16 Jun 2015

Inspire Aspire - The Waiting Game

They say that good things happen to those who wait... Well, try saying that to those two pre-Raphaelite muses. On the other hand, the composed couple standing tight at the corner of Woodside, San Francisco, might have more going for them. Stood at the crossroads of life, expectations might turn into realisations once the shrouding fog has dissipated out of their lives and a new day has borne out of night.

Fred Lyon photography

The waiting game is not a game. It's actually not even about waiting but observing, thinking, mulling over, taking stock. In our society of temporary arrangements, on-the-spot results and instant gratifications, the waiting is warped, the sense of observation is shunted to the side. How can you be able to listen to that inner voice and make sense and reconnect and grow when there are so many distractions that keep you on a flatline level of short-lived mild amusement?


'Indulge your curiosity. It's the basis of creativity.' - Fred Lyon


As the mood is atmospheric and slightly at odds with the sharpness of reality, as what seems to be is not exactly what is, as if warped out by Gemini Retrograde or other forces, as night spikes the day, reality morphs into daydream and errs like a vapour over the metaphorical Styx of the mind, Orphée (Orpheus) springs to mind, and a Joy Division soundtrack laced to it is almost de rigueur for that added tinge of melancholia. With artistic form taking on as much a major role as the actual storyline, American film critic Roger Ebert revealed in 2000 that Orphée is "about how art can seduce the artist away from ordinary human concerns". Such is the mirage of life when it becomes entangled in multi-layered realities, via the conduit of the silver screen, and better still, via our own devices, understand our own unbridled imagination.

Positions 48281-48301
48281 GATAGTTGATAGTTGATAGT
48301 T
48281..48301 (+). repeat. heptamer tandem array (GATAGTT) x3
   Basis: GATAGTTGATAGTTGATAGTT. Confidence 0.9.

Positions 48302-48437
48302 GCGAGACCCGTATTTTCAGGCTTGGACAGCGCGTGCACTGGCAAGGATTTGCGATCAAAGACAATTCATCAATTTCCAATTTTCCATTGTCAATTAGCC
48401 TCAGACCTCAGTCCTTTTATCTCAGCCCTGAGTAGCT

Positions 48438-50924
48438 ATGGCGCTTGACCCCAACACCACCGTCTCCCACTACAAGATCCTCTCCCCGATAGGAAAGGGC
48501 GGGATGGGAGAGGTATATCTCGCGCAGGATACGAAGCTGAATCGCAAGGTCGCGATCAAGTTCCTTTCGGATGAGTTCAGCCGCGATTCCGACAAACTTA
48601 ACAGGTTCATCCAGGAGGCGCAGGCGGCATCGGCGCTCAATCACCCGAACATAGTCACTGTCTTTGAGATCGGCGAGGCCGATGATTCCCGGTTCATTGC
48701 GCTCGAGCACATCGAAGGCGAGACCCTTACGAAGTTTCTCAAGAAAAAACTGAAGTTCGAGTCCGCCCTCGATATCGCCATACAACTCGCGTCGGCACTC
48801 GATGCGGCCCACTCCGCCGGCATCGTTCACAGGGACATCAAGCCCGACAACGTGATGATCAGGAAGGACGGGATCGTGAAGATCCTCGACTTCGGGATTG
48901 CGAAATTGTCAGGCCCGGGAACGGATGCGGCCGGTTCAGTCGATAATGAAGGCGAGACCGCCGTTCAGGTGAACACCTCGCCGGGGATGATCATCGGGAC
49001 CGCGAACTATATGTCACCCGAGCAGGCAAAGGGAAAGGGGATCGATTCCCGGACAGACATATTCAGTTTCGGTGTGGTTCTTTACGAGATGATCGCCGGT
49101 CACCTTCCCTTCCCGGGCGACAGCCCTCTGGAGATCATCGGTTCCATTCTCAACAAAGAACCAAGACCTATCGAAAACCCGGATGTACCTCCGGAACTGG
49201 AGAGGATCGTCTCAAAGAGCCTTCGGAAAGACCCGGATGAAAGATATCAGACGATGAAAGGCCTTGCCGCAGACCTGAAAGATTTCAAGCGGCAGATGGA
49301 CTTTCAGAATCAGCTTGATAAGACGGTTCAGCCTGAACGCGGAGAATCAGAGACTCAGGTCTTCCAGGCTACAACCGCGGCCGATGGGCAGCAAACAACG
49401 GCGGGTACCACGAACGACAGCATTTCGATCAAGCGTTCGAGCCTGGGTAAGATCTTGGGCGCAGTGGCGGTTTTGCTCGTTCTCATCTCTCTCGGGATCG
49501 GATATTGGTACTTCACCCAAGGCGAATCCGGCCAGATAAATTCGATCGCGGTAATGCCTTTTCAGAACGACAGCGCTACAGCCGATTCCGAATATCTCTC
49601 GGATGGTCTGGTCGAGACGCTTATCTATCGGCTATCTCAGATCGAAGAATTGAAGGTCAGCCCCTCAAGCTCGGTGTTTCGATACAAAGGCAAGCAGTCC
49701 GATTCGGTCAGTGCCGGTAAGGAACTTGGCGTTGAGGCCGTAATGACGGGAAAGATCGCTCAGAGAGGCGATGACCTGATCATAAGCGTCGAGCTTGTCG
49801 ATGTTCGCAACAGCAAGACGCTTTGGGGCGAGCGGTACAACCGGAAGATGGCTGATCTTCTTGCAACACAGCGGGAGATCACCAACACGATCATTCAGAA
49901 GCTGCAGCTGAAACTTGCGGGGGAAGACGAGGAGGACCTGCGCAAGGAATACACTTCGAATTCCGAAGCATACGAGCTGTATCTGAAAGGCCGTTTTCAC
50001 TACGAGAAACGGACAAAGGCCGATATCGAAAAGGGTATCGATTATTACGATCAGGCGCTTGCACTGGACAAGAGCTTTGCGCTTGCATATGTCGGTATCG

'Light Rails' light art installation by Bill FitzGibbons, Birmingham, AL (pict source)

Are you losing me or - more importantly - are you finding you? You will find that curiosity feeds on imagination and vice-versa. Both unleash creativity, and the transcription of imagination fuelled by the creative impetus will engender Art. Maybe you should have a go, if you haven't already done so.

'Hollywood', photography by Marcus Doyle
 
Orpheus : A Film by Bret Easton Ellis from Persol.


Credits: I discovered the great San Francisco photographic legend Fred Lyon via a tribute blogpost in Paris Hotel Boutique. There is also a noteworthy interview by PetaPixel.

P.S: More from the Persol-Bret Easton Ellis Typewriter Campaign in our next post.

No comments:

Post a Comment

Related Posts Plugin for WordPress, Blogger...